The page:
In the U.S.

U.S. SUPPORT FOR VETERANS

Herbicide mixing machine, C-123 aircraft, 1963. AP photo by Horst Faas.

Slowly at first, and then with increasing commitment, the U.S. has recognized its responsibility to veterans exposed to Agent Orange in Vietnam, at the DMZ in Korea and military bases.

It was not until the passing of Public Law 116-23 in 2019 that Blue Water Navy veterans, in particular, who served off the coast of Vietnam, became eligible for VA financial and medical compensation. Veterans who served in Thailand and elsewhere are still ineligible, without proof of exposure, for Agent Orange service-related benefits   

Medical treatment was first provided with the congressional passing of Public Law 97-72, the “Veterans’ Health Care, Training, and Small Business Loan Act of 1981”; and later, financial compensation with Public Law 98-542, the “Veterans’ Dioxin and Radiation Exposure Compensation Standards Act of 1984.” The primary way that assistance has been administered to Vietnam veterans affected by Agent Orange was through the U.S. Department of Veterans Affairs (VA).

The National Academy of Sciences

The VA went on to conduct medical studies, at first heavily influenced by the chemical industry, on the human health implications of Agent Orange exposure. But with the Agent Orange Act of 1991, Congress transferred the responsibility for reviewing medical research from the VA to the National Academy of Sciences.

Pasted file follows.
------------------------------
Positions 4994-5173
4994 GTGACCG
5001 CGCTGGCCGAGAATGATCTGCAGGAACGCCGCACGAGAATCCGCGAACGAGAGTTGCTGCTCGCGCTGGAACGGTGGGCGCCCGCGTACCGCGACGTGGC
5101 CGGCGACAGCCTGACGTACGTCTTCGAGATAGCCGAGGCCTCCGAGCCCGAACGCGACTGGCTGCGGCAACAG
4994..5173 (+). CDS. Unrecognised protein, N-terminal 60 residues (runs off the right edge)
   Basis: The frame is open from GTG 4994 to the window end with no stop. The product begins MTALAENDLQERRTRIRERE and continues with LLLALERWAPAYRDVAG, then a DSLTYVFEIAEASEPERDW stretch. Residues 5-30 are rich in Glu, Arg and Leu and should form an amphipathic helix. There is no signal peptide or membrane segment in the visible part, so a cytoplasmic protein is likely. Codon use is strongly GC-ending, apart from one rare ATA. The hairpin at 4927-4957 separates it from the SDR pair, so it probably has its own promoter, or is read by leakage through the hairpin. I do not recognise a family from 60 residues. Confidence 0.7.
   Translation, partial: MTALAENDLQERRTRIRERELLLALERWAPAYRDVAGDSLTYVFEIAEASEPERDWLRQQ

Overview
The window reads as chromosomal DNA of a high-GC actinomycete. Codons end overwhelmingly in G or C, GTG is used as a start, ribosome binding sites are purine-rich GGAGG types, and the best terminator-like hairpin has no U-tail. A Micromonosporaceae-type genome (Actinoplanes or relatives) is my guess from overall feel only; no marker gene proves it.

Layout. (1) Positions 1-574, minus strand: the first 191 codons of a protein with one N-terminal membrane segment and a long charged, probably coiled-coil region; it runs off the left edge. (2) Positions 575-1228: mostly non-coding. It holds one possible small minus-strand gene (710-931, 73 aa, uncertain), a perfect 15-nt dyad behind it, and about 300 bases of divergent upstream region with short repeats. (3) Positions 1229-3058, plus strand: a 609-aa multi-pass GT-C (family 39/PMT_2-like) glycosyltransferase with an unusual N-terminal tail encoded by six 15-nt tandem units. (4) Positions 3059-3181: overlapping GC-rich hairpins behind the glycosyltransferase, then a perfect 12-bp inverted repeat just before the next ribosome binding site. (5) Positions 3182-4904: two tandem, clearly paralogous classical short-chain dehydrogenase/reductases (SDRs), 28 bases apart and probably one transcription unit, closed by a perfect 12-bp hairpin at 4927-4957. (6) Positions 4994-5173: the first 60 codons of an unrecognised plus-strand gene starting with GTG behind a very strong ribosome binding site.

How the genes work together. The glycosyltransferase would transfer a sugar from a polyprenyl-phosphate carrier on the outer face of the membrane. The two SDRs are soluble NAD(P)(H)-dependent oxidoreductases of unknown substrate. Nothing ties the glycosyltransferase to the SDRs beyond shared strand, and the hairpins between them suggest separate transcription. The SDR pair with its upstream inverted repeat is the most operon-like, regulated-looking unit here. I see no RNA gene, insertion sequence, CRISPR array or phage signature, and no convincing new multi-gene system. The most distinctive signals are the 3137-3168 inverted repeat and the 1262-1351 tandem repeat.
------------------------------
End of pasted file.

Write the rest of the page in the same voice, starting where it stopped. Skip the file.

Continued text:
The Academy was charged with reviewing the scientific research on Dioxin and the herbicides used in Vietnam to determine if there was an association with negative health outcomes. The VA’s list of illnesses and disabilities eligible for treatment and compensation, based on recommendations by the Academy, has been growing ever since. 

​The following conditions are currently recognized by the VA as associated with exposure to Agent Orange:

  • Acute and Subacute Peripheral Neuropathy. 
  • AL Amyloidosis
  • B Cell Leukemias
  • Chloracne (or Similar Acneiform Disease)
  • Diabetes Mellitus (Type 2).
  • Hodgkin’s Disease
  • Ischemic Heart Disease
  • Multiple Myeloma
  • Non-Hodgkin’s Lymphoma
  • Parkinson’s Disease
  • Porphyria Cutanea Tarda
  • Prostate Cancer
  • Respiratory Cancers (Cancers of the lung, larynx, trachea, and bronchus)
  • Soft Tissue Sarcoma (other than Osteosarcoma, Chondrosarcoma, Kaposi’s sarcoma, or Mesothelioma).

Additionally, children with spina bifida, but not spina bifida occulta, born to Vietnam veterans, especially female veterans, are eligible for compensation and other benefits.

In 2018, the National Academy of Sciences found that there was sufficient evidence of association for hypertension and monoclonal gammopathy of undetermined significance (MGUS), a condition that can lead to multiple myeloma. Previous reports found that Parkinsonism and Parkinson-like syndromes, stroke, hypothyroidism and bladder cancer also had limited or suggestive associations. These conditions, however, have not yet been recognized by the VA. 

“If I am only for myself, who am I?
And if not now, when?”

– The Prophet Hillel, ca. 10 BC

Veterans and Agent Orange

Veterans and Agent Orange

National Academies of Sciences, Engineering, and Medicine. 2018. Veterans and Agent Orange: Update 11 (2018). Washington, DC: The National Academies Press.